In our home.hbs file we will then paste in this code:

{{!< default}}

<main class="site-main">


{{#contentFor "body_class"}}{{#if @site.cover_image}} with-full-cover is-head-transparent{{/if}}{{/contentFor}}

This code is essentially doing three things:

  1. It is saying we should use all of the code from our default.hbs file (which is basically the layout and header of the theme)
  2. We are adding an empty main container as a placeholder - we could put additional content for our landing page here later, but for the purposes of this guide we just want our hero image and call-to-action
  3. The last bit of code is saying that if we have a cover image uploaded to Ghost, it will cover the entire page and make our header transparent for this page (which is exactly what we want)

Now keeping in mind that last point - this means that any place that code is present our header will be transparent if there is a hero image. By default, our index.hbs file has that code since it was originally our homepage, so we want to go ahead and remove it from there.

So it used to look like this:



{{#contentFor "body_class"}}{{#if @site.cover_image}} with-full-cover is-head-transparent{{/if}}{{#if @member}} logged-in{{/if}}{{/contentFor}}

Now it will look like this:



And with that, we have successfully split our landing page away from our blog page. Our landing page now looks like this:

Ghost Landing Page Partially Done

And our blog page looks like this:

Ghost Landing Page Blog

Ghost Theme Finishing Touches

You will notice that although this has achieved our goal of splitting the blog page away from our home landing page, but we have a few things that we will probably want to remove to keep things as clean as possible.

First, since we don’t have any content on our landing page, let’s try to fit everything onto a single page.

To do that, we will need to:

  • Remove the featured post section
  • Remove the additional spacing
  • Remove the footer

All of these are pretty simple changes. To remove the featured post section and the footer, we will go into our default.hbs file and remove this code:

{{#if @custom.show_featured_posts}}
  {{> "featured-posts"}}

That removes our featured posts. Then to remove our footer we will change our footer code in the same file from:

<footer class="gh-foot gh-outer">
     <div class="gh-foot-inner gh-inner">
         <div class="gh-copyright">
             {{@site.title}} © {{date format="YYYY"}}
         <nav class="gh-foot-menu">
             {{navigation type="secondary"}}
         <div class="gh-powered-by">
             <a href="" target="_blank" rel="noopener">Powered by Ghost</a>

To this:

{{^is "home"}}
   <footer class="gh-foot gh-outer">
        <div class="gh-foot-inner gh-inner">
            <div class="gh-copyright">
                {{@site.title}} © {{date format="YYYY"}}
            <nav class="gh-foot-menu">
                {{navigation type="secondary"}}
            <div class="gh-powered-by">
                <a href="" target="_blank" rel="noopener">Powered by Ghost</a>

Here we are just wrapping our footer in an is block, using the ^ symbol to make it the opposite. So, we are saying that our footer will only be served if we are not on the home page.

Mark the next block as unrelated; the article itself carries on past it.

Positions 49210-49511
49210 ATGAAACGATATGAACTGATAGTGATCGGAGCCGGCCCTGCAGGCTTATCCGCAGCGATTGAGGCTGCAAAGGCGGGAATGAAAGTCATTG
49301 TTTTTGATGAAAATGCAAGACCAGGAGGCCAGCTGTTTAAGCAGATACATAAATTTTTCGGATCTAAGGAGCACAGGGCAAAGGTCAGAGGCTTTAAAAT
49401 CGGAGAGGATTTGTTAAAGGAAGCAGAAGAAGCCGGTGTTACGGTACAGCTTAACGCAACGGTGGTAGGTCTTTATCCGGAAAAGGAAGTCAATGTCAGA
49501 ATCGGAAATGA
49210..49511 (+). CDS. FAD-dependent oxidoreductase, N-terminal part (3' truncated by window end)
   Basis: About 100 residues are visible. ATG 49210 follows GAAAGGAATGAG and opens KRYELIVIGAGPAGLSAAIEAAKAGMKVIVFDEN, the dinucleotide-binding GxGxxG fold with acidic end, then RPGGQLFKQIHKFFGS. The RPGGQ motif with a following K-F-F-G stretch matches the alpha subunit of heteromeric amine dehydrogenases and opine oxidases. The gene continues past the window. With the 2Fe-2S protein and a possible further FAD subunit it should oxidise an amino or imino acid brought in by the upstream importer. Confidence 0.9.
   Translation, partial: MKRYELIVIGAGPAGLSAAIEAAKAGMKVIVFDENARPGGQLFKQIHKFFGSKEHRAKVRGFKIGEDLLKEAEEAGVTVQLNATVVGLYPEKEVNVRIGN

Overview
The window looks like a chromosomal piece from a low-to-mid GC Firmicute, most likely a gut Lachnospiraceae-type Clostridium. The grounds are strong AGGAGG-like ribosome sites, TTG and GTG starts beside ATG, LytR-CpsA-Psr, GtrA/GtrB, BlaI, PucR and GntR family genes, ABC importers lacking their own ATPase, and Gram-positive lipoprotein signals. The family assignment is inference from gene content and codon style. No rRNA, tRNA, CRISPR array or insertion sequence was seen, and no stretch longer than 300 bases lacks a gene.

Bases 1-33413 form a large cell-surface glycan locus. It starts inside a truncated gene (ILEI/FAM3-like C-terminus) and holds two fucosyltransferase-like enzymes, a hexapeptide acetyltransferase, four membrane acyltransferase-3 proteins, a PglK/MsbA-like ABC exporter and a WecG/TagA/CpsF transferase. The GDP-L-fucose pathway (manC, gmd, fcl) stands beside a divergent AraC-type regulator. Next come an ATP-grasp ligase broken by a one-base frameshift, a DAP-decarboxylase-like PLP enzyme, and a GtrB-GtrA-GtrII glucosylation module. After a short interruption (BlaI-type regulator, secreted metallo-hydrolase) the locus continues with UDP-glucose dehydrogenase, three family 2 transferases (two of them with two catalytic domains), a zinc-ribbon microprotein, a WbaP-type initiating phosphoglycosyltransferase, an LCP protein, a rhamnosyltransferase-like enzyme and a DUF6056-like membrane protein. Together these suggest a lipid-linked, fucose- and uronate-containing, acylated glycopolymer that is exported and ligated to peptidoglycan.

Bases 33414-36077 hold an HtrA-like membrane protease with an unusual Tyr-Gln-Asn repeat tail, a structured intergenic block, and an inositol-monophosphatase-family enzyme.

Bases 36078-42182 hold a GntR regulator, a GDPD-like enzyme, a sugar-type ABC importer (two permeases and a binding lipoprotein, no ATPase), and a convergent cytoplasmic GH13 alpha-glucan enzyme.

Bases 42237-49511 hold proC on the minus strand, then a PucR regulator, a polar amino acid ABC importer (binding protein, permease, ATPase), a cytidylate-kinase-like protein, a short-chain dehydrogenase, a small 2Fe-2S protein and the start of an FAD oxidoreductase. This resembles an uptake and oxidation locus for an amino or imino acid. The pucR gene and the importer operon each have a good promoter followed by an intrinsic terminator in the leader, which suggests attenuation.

Finally, we just want to get rid of the extra spacing that was separating our hero image from our blog posts, so we will just go into our layout.css file and change the .site-content class from:

.site-content {
  flex-grow: 1;
  padding: 6vmin 0;


.site-content {
  flex-grow: 1;

Then as a couple of last finishing touches, we will just remove things that we don’t really need for our landing page. (although you are welcome to leave these things in if you prefer)

We will remove the member login from our header by removing this code from default.hbs:

{{#if @member}}
     <button class="button-text menu-item members-account" data-portal="account">Account</button>
     <button class="button-text menu-item members-login" data-portal="signin">Login</button>

Then we will also remove the search icon from our header by removing this code from default.hbs:

<button class="gh-search gh-icon-btn" data-ghost-search>{{> "icons/search"}}</button>

Finally, we will remove the little down arrow that used to scroll down to our blog section. To do that we will remove this code from cover.hbs:

<button class="button-icon cover-arrow">
     {{> "icons/caret-down"}}

And this code from main.js:

document.querySelector('.cover-arrow').addEventListener('click', function () {
     var element = cover.nextElementSibling;
     element.scrollIntoView({behavior: 'smooth', block: 'start'});

This removes the actual down arrow itself, as well as the Javascript code that made it scroll down on a click.

With that, we have a nice clean and simple landing page where we can collect email signups right away as well as a separate blog index page if we want to add a few blog posts.

Ghost Landing Page Final

Wrapping Up

We hope you enjoyed this quick tutorial on how to build a landing page in Ghost by converting the Edition theme. You can grab the final code and theme here.

Scale your Ghost site with our automation hub

Simple automation recipes for Ghost that you can turn on with the flip of a switch. No configuration required.

Related Posts

WordPress vs. Ghost: Which is Better in 2022?
Ghost and SEO: Everything You Need to Know
How to Connect Google Docs to Ghost
How to Create a Membership Site on Free and Open-Source Technology